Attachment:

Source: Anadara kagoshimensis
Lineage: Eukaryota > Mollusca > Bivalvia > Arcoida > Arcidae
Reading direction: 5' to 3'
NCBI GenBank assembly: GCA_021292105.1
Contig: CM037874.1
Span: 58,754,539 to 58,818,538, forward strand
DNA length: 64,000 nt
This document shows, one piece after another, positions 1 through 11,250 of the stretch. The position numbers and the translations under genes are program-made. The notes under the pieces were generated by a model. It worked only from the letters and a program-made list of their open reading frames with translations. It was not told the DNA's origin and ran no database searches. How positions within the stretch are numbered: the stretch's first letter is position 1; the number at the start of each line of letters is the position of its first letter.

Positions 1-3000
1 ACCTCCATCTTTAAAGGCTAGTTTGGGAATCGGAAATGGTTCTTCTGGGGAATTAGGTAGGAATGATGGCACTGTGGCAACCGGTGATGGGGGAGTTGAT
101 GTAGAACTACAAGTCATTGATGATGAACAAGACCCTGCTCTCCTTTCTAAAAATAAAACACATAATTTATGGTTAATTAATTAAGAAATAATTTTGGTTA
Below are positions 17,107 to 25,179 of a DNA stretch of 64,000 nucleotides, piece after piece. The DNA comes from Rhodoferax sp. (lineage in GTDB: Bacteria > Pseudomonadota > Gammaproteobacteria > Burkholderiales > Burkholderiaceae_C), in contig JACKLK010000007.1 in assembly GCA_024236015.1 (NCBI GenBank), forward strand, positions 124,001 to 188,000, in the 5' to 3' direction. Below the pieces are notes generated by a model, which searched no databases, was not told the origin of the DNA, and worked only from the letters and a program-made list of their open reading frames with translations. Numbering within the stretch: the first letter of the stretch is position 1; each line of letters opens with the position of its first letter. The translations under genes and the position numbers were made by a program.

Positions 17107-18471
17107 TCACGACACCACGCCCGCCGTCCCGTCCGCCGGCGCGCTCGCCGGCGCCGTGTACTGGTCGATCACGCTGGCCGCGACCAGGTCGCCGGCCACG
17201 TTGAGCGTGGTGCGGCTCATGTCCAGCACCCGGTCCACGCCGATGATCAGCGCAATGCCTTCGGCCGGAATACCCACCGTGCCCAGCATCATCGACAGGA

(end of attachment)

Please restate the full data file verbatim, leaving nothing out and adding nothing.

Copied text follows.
Source: Anadara kagoshimensis
Lineage: Eukaryota > Mollusca > Bivalvia > Arcoida > Arcidae
Reading direction: 5' to 3'
NCBI GenBank assembly: GCA_021292105.1
Contig: CM037874.1
Span: 58,754,539 to 58,818,538, forward strand
DNA length: 64,000 nt
This document shows, one piece after another, positions 1 through 11,250 of the stretch. The position numbers and the translations under genes are program-made. The notes under the pieces were generated by a model. It worked only from the letters and a program-made list of their open reading frames with translations. It was not told the DNA's origin and ran no database searches. How positions within the stretch are numbered: the stretch's first letter is position 1; the number at the start of each line of letters is the position of its first letter.

Positions 1-3000
1 ACCTCCATCTTTAAAGGCTAGTTTGGGAATCGGAAATGGTTCTTCTGGGGAATTAGGTAGGAATGATGGCACTGTGGCAACCGGTGATGGGGGAGTTGAT
101 GTAGAACTACAAGTCATTGATGATGAACAAGACCCTGCTCTCCTTTCTAAAAATAAAACACATAATTTATGGTTAATTAATTAAGAAATAATTTTGGTTA
Below are positions 17,107 to 25,179 of a DNA stretch of 64,000 nucleotides, piece after piece. The DNA comes from Rhodoferax sp. (lineage in GTDB: Bacteria > Pseudomonadota > Gammaproteobacteria > Burkholderiales > Burkholderiaceae_C), in contig JACKLK010000007.1 in assembly GCA_024236015.1 (NCBI GenBank), forward strand, positions 124,001 to 188,000, in the 5' to 3' direction. Below the pieces are notes generated by a model, which searched no databases, was not told the origin of the DNA, and worked only from the letters and a program-made list of their open reading frames with translations. Numbering within the stretch: the first letter of the stretch is position 1; each line of letters opens with the position of its first letter. The translations under genes and the position numbers were made by a program.

Positions 17107-18471
17107 TCACGACACCACGCCCGCCGTCCCGTCCGCCGGCGCGCTCGCCGGCGCCGTGTACTGGTCGATCACGCTGGCCGCGACCAGGTCGCCGGCCACG
17201 TTGAGCGTGGTGCGGCTCATGTCCAGCACCCGGTCCACGCCGATGATCAGCGCAATGCCTTCGGCCGGAATACCCACCGTGCCCAGCATCATCGACAGGA